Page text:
The pizza begins with a thick layer of dough made with olive oil and cornmeal laid into a deep round pan and pulled up by the sides, then parbaked before the toppings are added to give it greater spring; the pan is oiled heavily in order to create a fried effect on the outside of the crust. The crust is covered with cheese (generally sliced mozzarella) and meats, usually in a solid layer or patty, just above the crust. Italian sausage (a Chicago staple), as well as vegetables such as onions, mushrooms and bell peppers are also used. A sauce, usually uncooked, made from shredded or puréed tomatoes is added.

When we eat pizza, we almost always go for the thin-crust in an effort to reduce cheese consumption. Plus, most of the chains like Domino’s, Pizza Hut or Papa John use really crappy cheese. So, our logic is the less cheese the better.

But at Uno we were in an adventurous, game-for-anything’ mood and so we picked the Farmer’s Market Pie deep dish veggie pizza.

The Farmer’s Market Pie comes with caramelized onions, spinach, sun-dried and plum tomatoes, eggplant, pesto, feta, mozzarella and grated Romano.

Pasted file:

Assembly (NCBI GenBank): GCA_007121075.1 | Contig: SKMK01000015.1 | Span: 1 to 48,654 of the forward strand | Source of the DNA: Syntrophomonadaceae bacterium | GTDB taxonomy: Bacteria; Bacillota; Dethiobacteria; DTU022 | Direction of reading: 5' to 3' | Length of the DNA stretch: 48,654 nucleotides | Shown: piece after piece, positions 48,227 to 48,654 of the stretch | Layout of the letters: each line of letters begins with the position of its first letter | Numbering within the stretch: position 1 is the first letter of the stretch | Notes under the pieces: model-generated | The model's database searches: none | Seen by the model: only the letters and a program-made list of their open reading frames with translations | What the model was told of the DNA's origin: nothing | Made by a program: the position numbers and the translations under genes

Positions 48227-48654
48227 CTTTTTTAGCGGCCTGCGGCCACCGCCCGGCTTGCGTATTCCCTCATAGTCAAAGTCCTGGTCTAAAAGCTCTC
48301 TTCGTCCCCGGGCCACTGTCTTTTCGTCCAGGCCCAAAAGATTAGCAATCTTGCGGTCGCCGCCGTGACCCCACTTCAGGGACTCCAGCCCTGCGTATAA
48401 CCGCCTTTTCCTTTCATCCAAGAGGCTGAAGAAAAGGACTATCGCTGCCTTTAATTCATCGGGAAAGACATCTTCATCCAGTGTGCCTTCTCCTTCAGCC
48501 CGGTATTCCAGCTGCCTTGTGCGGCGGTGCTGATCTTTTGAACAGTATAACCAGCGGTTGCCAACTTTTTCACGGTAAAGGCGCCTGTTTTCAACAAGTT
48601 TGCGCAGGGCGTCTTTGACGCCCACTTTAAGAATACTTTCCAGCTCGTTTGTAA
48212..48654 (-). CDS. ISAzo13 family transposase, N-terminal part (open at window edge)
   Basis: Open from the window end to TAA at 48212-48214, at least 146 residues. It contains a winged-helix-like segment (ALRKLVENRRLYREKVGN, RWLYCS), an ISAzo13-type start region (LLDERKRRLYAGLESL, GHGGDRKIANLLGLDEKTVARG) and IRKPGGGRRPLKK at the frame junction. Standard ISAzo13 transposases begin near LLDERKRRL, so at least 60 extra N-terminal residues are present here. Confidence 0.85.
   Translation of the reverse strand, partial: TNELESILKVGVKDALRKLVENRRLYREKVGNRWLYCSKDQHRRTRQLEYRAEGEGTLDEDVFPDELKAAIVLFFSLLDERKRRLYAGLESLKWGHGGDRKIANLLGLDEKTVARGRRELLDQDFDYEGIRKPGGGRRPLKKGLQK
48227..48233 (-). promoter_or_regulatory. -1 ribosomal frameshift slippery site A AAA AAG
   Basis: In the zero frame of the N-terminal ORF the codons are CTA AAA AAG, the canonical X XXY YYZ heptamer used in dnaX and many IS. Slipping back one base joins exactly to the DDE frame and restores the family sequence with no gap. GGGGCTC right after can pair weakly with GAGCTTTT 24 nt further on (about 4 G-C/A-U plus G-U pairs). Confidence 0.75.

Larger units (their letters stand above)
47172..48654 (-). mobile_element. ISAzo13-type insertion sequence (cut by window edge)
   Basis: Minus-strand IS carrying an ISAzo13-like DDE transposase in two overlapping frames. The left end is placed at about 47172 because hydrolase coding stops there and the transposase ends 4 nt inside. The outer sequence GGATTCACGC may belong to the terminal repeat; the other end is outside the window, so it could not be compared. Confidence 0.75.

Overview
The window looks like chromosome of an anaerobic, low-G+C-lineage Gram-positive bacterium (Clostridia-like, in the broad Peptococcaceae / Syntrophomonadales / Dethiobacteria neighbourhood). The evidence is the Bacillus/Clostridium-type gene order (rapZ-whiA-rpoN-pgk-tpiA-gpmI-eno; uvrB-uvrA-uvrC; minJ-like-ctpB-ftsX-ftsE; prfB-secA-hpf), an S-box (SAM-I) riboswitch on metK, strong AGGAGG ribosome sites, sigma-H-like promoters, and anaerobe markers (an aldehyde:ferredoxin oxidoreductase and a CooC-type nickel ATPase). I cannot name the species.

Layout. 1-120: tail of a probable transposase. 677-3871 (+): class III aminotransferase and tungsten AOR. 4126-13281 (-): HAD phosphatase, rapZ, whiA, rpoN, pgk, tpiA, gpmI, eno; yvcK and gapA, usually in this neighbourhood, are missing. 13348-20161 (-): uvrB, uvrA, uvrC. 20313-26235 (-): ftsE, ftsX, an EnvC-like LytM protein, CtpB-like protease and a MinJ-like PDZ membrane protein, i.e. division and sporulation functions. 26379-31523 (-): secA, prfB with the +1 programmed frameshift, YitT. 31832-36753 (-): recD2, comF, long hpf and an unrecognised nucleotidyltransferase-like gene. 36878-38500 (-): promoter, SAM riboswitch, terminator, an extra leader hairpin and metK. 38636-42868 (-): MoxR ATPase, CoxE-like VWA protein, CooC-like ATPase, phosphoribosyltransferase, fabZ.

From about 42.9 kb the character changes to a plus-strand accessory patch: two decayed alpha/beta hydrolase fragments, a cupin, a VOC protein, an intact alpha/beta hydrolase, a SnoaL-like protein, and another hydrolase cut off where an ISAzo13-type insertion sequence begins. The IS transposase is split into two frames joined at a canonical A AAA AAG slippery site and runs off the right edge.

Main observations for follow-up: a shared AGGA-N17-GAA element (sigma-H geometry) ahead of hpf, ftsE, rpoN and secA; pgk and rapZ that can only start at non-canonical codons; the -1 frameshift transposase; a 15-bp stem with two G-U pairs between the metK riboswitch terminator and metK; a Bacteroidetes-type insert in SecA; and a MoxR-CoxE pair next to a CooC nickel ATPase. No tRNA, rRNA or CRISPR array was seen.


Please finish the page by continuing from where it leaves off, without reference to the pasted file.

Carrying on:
We also ordered some house salads and fries but for some inexplicable reason skipped the booze although Uno offers several varieties of beer, wine and all the standard cocktails.

As we were wolfing down the salad in our perennially famished state, our Farmer’s Market Pie deep dish veggie pizza arrived on a pan with the cautionary advice from our elderly waitress Helen to watch out for the hot pan.

Quickly putting aside the salad, we fell upon the Farmer’s Market Pie veggie pizza with gusto.

The first bite, and our feeling was like, hmmmm, this pizza is good.

Real good.

About three times the thickness of a thin-crust, the Uno deep-dish crust tastes slightly buttery and packs a wonderful flavor that has you hankering for another bite and another…..

The cheese is of superior quality (than what yours truly is used to at other chain stores). A thick whitish layer of Mozzarella is nicely married to the top of the crust. On top of the cheese, you have caramelized onion and eggplant cooked to a blackish brown hue, spinach and small juicy tomatoes pieces.Yummy!

The onions, eggplant, tomato and spinach were well-cooked and bonded firmly to the cheese/crust layer. No chance of them getting dislodged.

One could easily get addicted to the Uno deep-dish veggie pizza.

After gorging on the salad, fries and dessert, we couldn’t finish the pizza and the thoughtful waitress offered us a box without our having to ask for it.

Boy, several hours after we returned home, the pizza still tasted good (unheated). Now, that is something you can never, ever say about pizza from Pizza Hut, Domino’s, Papa John and many other small pizza places.

Disgustingly Bad Fries
When we go to a non-Indian place to eat, we start craving French Fries.

It’s kind of a Pavlovian response.
Uno French Fries

So, not surprisingly we ordered French Fries at Uno too.

Bad move. Continue reading »